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Intro to AWS Blox: An Open Source Container Scheduler for ECS
Jesse White

Intro to AWS Blox: An Open Source Container Scheduler for ECS

EC2 Container Service (ECS) is AWS’ container management service. It makes it easy to run containers on EC2 instances at scale. At re:Invent last year, AWS announced a new open source container scheduler for ECS called Blox. In this post, we’re going to look at how Blox fits into a typical ECS workflow, and why you would consider using Blox.

The Backdrop: CloudWatch Events

Last year, AWS announced support for CloudWatch Events (CWE) for ECS. This is an event streaming service that reports on real-time event changes within an ECS cluster. It also allows other services to act on the event stream from ECS, and this is very useful for extending ECS’ capability.

You would first need to create a CWE rule. This allows you to select which events you’d like to process. Then, you specify a target for the events like a SNS (Simple Notification Service) topic, and finally ‘put’ the events to SNS.

Enabling CloudWatch Events was the first step in opening the doors for customers to extend ECS with their own tools for container management. Now, with Blox, AWS takes the next step by giving users a way to have a custom scheduler to manage their containers running on EC2 instances.

What Is a Container Scheduler?

A container scheduler assigns tasks on a cluster of container instances. You can choose how to schedule your tasks based on your application’s requirements, instance availability, and a host of other factors. A scheduler makes it easy to manage container workloads at scale, and is an important part of managing containerized applications.

A container scheduler is not the same as a container orchestration tool like Kubernetes, or Swarm. These tools include schedulers, but are much more than that. They manage the entire workflow of container clusters. A scheduler only decides which containers should run on which instances.

AWS mentions that ECS customers were already using CWE streams to create custom schedulers. They were building business logic into these custom schedulers. But it was a complex process involving API calls. AWS saw the need to create a custom scheduler and open-source it so users can further enhance it, and in doing so, improve ECS itself. This led to the creation of Blox. The goal of Blox is to extend ECS with custom schedulers, dashboards, and other tools, using events rather than having to make API calls.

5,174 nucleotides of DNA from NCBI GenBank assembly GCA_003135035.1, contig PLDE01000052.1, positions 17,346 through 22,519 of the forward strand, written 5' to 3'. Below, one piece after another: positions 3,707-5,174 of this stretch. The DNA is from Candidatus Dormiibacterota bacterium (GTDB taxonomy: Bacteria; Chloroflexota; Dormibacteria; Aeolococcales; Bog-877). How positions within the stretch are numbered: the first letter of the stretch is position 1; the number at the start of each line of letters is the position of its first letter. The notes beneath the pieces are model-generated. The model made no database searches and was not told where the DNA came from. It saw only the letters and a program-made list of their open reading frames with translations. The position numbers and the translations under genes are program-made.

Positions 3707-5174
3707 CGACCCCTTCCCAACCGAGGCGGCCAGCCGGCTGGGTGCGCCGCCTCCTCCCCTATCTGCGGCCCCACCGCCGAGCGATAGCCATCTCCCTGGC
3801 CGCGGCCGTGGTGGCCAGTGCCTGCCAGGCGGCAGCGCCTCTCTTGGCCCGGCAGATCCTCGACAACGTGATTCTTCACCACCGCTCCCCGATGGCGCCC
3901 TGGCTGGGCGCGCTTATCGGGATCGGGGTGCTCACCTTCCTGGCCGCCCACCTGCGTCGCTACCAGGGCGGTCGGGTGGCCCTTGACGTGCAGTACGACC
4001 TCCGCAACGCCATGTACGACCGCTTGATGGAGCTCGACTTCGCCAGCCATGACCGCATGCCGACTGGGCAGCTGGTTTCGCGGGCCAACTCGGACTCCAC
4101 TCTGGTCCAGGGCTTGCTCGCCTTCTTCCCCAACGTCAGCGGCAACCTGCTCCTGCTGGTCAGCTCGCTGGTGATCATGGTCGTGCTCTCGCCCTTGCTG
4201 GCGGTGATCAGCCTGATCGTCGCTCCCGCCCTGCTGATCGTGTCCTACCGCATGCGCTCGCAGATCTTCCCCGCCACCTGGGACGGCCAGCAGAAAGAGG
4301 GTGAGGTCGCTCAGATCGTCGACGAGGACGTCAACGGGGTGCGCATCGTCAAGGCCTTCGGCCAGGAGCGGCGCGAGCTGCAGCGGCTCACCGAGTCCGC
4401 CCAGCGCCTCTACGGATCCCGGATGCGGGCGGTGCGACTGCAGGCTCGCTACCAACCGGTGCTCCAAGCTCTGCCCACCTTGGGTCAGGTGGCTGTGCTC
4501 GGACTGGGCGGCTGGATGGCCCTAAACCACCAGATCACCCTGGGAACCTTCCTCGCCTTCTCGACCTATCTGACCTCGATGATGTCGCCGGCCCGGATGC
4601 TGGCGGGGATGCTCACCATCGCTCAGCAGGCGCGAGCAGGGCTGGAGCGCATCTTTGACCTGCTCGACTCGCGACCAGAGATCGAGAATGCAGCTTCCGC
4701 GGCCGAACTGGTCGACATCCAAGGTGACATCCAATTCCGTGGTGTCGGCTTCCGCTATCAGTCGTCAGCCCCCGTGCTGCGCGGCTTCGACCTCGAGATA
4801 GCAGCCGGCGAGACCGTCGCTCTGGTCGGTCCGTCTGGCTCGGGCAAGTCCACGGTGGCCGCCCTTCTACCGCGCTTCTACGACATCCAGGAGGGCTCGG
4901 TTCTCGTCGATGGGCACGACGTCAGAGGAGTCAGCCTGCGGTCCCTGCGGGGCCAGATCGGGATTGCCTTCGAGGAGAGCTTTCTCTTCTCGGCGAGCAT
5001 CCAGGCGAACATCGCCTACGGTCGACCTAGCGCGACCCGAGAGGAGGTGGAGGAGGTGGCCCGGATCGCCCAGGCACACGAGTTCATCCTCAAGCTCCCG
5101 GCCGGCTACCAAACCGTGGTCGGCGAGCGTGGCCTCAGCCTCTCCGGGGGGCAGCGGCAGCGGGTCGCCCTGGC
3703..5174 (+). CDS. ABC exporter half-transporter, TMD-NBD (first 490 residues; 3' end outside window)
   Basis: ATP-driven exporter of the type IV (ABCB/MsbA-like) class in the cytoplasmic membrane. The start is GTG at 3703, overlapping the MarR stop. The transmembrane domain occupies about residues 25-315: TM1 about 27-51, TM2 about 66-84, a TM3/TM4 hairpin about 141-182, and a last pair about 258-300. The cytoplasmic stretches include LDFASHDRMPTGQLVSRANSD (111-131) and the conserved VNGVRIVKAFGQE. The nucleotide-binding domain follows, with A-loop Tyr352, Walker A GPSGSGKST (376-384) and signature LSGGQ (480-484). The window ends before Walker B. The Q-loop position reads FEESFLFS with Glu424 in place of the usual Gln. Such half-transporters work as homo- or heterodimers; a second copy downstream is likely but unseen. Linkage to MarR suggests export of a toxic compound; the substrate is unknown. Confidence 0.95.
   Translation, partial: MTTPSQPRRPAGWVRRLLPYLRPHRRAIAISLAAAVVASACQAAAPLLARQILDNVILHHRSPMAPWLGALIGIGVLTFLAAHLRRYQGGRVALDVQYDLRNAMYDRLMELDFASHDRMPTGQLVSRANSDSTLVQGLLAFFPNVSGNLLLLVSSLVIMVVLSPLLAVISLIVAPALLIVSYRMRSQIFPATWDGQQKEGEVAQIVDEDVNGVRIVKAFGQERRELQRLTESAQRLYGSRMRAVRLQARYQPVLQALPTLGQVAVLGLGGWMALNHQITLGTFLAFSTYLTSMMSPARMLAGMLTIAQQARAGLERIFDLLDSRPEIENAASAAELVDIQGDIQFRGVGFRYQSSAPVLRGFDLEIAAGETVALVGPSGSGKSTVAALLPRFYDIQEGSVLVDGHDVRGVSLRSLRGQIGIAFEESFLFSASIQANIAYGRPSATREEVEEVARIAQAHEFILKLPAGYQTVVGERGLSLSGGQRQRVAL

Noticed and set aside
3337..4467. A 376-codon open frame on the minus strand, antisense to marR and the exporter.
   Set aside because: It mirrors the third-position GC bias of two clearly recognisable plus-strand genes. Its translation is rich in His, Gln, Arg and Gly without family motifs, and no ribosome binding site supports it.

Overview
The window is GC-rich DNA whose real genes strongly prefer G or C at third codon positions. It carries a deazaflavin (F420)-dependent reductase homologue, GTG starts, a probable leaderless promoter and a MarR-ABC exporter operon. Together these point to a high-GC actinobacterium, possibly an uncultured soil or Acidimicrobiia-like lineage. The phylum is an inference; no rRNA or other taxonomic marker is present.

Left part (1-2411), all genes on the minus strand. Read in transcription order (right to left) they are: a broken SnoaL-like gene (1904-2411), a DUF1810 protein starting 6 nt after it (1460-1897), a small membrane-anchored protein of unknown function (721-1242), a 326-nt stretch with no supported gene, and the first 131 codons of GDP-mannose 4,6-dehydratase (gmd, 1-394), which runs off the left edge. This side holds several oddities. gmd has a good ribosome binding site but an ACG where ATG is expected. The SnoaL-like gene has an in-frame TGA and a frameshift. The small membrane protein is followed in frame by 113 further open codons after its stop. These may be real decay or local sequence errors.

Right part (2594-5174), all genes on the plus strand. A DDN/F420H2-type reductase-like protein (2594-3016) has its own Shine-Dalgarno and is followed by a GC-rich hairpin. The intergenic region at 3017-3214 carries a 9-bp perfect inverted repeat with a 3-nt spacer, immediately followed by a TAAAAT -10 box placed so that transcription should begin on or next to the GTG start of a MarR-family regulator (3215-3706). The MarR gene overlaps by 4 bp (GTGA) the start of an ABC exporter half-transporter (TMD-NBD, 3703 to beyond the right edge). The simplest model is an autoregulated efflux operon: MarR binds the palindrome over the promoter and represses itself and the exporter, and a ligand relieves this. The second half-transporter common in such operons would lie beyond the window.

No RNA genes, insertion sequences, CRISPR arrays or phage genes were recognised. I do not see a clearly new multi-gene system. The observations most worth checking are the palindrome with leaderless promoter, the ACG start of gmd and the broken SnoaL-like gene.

What’s in the Blox?

Blox currently includes two projects—a cluster-state-service, and a daemon-scheduler. The cluster-state-service consumes an event stream from AWS CloudWatch Events, and stores it in an etcd database. So, whenever the state of a container or instance in the cluster changes, it’s recorded in the cluster-state-service. The cluster-state-service also offers REST APIs so other services can take action based on the events stored in it.

The daemon-scheduler then uses the cluster-state-service APIs to track container instances. As new instances enter the cluster, the daemon-scheduler will automatically schedule a task for the new instance. It schedules only one copy of a task on each container instance.

There are two ways to run Blox—either locally on your laptop, or on the AWS cloud (with Lambda as a proxy). Blox is meant for developers who want to build container management tools based on the current state of resources in the ECS cluster.

Blox and Open Source

According to the roadmap on Github, Blox will soon support Mesos’ scheduling frameworks such as Marathon and Chronos. However, there is no mention of Kubernetes or Swarm, which are the two most widely used container orchestration tools today. This has confused some who are used to the Docker ecosystem being dominated by open source tools that play well with each other.

However, Blox is not out to solve scheduling for the entire container ecosystem. One of the goals behind Blox is for the open source community to give feedback on Blox’s daemon scheduler, and in turn, help AWS improve ECS’ scheduling features, and extensibility. Its ambitions are as far as ECS, and it serves this purpose well.

As ECS matures, it needs to support niche customer requirements if its to hold its own in the competitive Docker ecosystem. Blox is a curious move by AWS that recognizes the importance of the open source community, but is centered on its own cloud offerings. Will this strategy pay off in the long run? Let’s wait and see.

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